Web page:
The Chieftains wrapped up the final weeks of spring practice fifty years ago this week, preparing for the W Day varsity and junior varsity that culminated the three-week spring practice. A total of 86 students were scheduled to take part in the two games. Coach Paul Kennedy said he was really putting the new players through their paces. "We're young and inexperienced and have the same schedule as last year. We have to expose these boys to such strong competition this quickly, but we have no other choices."
The West Rome Senior Tri-Hi-Y took first place in the Rome-Floyd County YMCA Club of the Month competition, while the Junior Tri-Hi-Y came in second. The West Rome Senior Tri-Hi-Y sponsored twenty different projects during February, which included such activities as taking gifts to the children at Battey Hospital, stocking the sick room at West Rome, helping on Civic Youth Days, sponsoring a teacher appreciation breakfast, and working on school site cleanup.
Judo and karate were very much in vogue in the mid-1960s, which explains why the YMCA was offering an eight-week judo course on Tuesday nights beginning in mid-March. The course was taught by Hugh Hardison, Georgia State Patrol self-defense and judo instructor.
Rome was joined by the Adairsville and Kingston in asking that the proposed route for I-75 be redrawn to move the interstate west of Cartersville rather than to the east. We know now that the plan failed--but oh, what a difference it might have made if the interstate had gone right through Kingston, with a direct interchange on 411 approximately 15 miles outside of Rome!
Trend Mills ramped up production at its new Redmond Road location this week in 1965, adding more than 150 new jobs to the Rome area. Plans called for Trend to eventually create more than 300 new jobs by the time the facility was opening at full capacity.
Auto inspections were new in 1965, and apparently a lot of people weren't paying attention to the law--which is why the law was modified in March to give motorists an extra few months to get their car inspected. The new deadline of October 31st gave motorists an extra four months--which seemed like a good idea, since fewer than 5% of all residents with registered cars had taken their vehicles in for inspection by mid-March!
West Rome got another restaurant choice with the opening of Country House Barbecue at 516 Shorter Avenue, offering barbecue pork, beef, and chicken, along with Brunswick stew and a smoked country burger. For their grand opening, they offered a country burger and a Coke for only a quarter, or a choice of barbecue beef, pork, or chicken, along with a cup of stew and a Coke, for only 65¢.
Meanwhile, far, far away from Rome in New York City, TGI Fridays opened its first restaurant on March 15th.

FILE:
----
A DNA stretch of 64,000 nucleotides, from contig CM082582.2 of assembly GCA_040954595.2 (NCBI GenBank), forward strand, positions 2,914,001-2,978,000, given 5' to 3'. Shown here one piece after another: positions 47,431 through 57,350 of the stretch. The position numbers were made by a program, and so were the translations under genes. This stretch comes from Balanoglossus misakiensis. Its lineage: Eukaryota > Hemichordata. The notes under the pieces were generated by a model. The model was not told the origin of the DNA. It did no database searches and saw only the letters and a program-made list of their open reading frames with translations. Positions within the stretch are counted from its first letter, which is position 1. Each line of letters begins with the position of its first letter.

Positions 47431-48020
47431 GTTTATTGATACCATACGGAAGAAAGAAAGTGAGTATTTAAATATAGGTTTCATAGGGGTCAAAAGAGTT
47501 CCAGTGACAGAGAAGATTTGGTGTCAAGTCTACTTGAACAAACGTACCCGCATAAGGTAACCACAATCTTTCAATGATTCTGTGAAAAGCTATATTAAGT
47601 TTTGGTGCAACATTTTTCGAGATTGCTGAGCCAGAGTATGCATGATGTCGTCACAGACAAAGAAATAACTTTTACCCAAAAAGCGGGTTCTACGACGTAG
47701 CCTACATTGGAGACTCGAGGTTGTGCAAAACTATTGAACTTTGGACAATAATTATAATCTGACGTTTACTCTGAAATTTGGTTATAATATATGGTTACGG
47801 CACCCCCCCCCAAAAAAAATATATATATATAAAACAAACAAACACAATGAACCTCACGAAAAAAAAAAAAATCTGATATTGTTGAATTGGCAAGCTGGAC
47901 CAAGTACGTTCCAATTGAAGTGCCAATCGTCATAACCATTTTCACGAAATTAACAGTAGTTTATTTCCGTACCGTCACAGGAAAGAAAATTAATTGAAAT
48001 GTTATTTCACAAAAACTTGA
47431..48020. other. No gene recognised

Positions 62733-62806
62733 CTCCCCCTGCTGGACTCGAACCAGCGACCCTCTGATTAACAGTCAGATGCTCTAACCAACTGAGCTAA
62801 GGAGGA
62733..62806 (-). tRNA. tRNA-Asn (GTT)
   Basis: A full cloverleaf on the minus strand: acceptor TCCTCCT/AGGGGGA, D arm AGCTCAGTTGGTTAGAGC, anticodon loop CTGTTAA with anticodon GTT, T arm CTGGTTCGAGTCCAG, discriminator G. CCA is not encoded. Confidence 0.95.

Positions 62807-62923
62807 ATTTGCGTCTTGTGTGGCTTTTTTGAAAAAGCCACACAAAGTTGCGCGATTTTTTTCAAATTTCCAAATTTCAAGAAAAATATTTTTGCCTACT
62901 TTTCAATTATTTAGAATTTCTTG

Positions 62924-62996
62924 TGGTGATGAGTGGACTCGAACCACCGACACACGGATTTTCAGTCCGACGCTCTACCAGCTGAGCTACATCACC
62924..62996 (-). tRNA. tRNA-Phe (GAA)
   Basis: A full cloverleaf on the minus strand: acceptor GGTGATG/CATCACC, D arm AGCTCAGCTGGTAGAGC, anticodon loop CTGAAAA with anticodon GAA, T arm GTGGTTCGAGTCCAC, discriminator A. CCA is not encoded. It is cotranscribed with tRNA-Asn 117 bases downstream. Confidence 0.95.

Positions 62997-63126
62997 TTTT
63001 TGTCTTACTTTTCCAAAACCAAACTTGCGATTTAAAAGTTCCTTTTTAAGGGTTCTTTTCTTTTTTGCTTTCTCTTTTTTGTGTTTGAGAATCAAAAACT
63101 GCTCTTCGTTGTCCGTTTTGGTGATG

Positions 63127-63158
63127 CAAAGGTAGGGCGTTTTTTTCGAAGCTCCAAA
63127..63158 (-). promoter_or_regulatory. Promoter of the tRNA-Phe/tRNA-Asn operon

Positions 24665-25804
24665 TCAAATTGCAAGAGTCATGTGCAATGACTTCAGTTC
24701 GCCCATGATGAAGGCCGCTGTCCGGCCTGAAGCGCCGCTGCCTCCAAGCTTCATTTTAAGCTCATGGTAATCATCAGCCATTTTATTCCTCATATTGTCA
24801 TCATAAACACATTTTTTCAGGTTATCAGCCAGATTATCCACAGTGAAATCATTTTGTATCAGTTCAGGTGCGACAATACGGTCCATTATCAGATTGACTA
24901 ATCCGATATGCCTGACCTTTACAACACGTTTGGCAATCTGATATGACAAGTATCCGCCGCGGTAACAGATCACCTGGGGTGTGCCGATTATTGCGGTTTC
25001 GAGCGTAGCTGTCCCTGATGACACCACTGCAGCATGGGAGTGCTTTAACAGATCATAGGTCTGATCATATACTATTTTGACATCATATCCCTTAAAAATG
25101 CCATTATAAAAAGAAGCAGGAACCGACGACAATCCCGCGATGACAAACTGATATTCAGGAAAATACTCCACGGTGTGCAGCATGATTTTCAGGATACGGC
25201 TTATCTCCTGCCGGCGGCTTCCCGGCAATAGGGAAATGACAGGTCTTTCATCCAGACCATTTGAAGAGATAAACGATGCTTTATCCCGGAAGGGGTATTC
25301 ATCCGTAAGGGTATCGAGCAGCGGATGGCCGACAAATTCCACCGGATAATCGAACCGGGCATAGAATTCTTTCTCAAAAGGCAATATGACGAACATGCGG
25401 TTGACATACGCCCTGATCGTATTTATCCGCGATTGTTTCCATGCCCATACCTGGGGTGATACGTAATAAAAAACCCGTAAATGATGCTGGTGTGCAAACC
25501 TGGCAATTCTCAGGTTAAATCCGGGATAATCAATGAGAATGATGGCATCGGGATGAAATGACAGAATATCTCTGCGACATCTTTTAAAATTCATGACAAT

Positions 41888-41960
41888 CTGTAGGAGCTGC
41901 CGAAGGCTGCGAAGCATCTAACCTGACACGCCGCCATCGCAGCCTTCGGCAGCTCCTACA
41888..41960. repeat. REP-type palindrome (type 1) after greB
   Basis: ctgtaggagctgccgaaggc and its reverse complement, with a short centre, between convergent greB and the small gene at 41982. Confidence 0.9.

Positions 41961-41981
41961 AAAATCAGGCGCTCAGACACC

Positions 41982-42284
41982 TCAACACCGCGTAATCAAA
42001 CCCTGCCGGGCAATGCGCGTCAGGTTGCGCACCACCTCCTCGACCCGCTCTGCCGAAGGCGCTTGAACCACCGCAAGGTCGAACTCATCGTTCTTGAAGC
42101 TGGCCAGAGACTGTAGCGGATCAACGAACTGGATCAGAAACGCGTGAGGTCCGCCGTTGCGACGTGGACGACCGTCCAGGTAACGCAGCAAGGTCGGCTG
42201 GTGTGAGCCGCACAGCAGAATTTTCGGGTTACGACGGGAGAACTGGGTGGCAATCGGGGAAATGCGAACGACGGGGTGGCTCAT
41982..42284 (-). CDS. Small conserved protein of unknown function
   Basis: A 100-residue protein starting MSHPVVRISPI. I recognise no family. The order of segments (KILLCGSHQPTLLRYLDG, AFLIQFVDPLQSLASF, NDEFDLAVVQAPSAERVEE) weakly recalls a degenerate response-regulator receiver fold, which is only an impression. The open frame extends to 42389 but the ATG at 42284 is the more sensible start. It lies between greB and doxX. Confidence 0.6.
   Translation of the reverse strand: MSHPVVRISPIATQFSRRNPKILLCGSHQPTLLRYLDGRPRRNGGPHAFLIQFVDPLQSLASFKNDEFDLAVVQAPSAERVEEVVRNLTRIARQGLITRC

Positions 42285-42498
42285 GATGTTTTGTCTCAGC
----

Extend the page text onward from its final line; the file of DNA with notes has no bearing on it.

Interest rates to die for: Home Federal was paying 4.6% interest on a six-month certificate, while both Rome Bank & Trust and National City Bank were advertising 4.5% interest paid for a six-month deposit at their banks. With rates like that, savings actually paid off!
Piggly Wiggly ("your modern supermarket!" according to their advertising slogan) had ground beef for 49¢ a pound, Mueller's spaghetti for 15¢ a box, and a half-gallon of Sealtest ice milk for 39¢. (In case you're too young to remember ice milk, it's the 1960s version of what we now call low-fat ice cream). Kroger had pork chops for 49¢ a pound, Del Monte English peas for 15¢ a can, and large eggs for 39¢ a dozen. Big Apple had Coca Cola or Tab for 27¢ a six-pack (plus deposit), carrots for a dime a bunch, and tom turkeys for 35¢ a pound. A&P had beef liver for 29¢ a pound, strawberries for 33¢ a pint, and Eight O'Clock Coffee for 67¢ a pound. Couch's had chuck roast for 29¢ a pound, five pounds of Dixie Crystal sugar for 39¢, and Swift's premium bologna for 33¢ a pound.
The cinematic week began with Hush Hush Sweet Charlotte (with Bette Davis, Olivia deHaviland, & Joseph Cotten) at the DeSoto and Love has Many Faces (with Lana Turner & Cliff Robertson) at the First Avenue. The midweek switch out brought Strange Bedfellows (with Rock Hudson & Gina Lollobrigida) to the DeSoto and Why Bother to Knock? (with Elke Sommer) to both the First Avenue and the West Rome Drive-In.
The number one song this week in 1965 was "Stop! In the Name of Love" by the Supremes. Other top ten hits included "Can't You Hear My Heartbeat?" by Herman's Hermits (#2); "The Birds and the Bees" by Jewel Aikens (#3); "Eight Days a Week" by the Beatles (#4); "King of the Road" by Roger Miller (#5); "Ferry 'Cross the Mersey" by Gerry & the Pacemakers (#6); "Shotgun" by Jr. Walker & the All-Stars (#7); "Goldfinger" by Shirley Bassey (#8); "My Girl" by the Temptations #9); and "This Diamond Ring" by Gary Lewis & the Playboys (#10).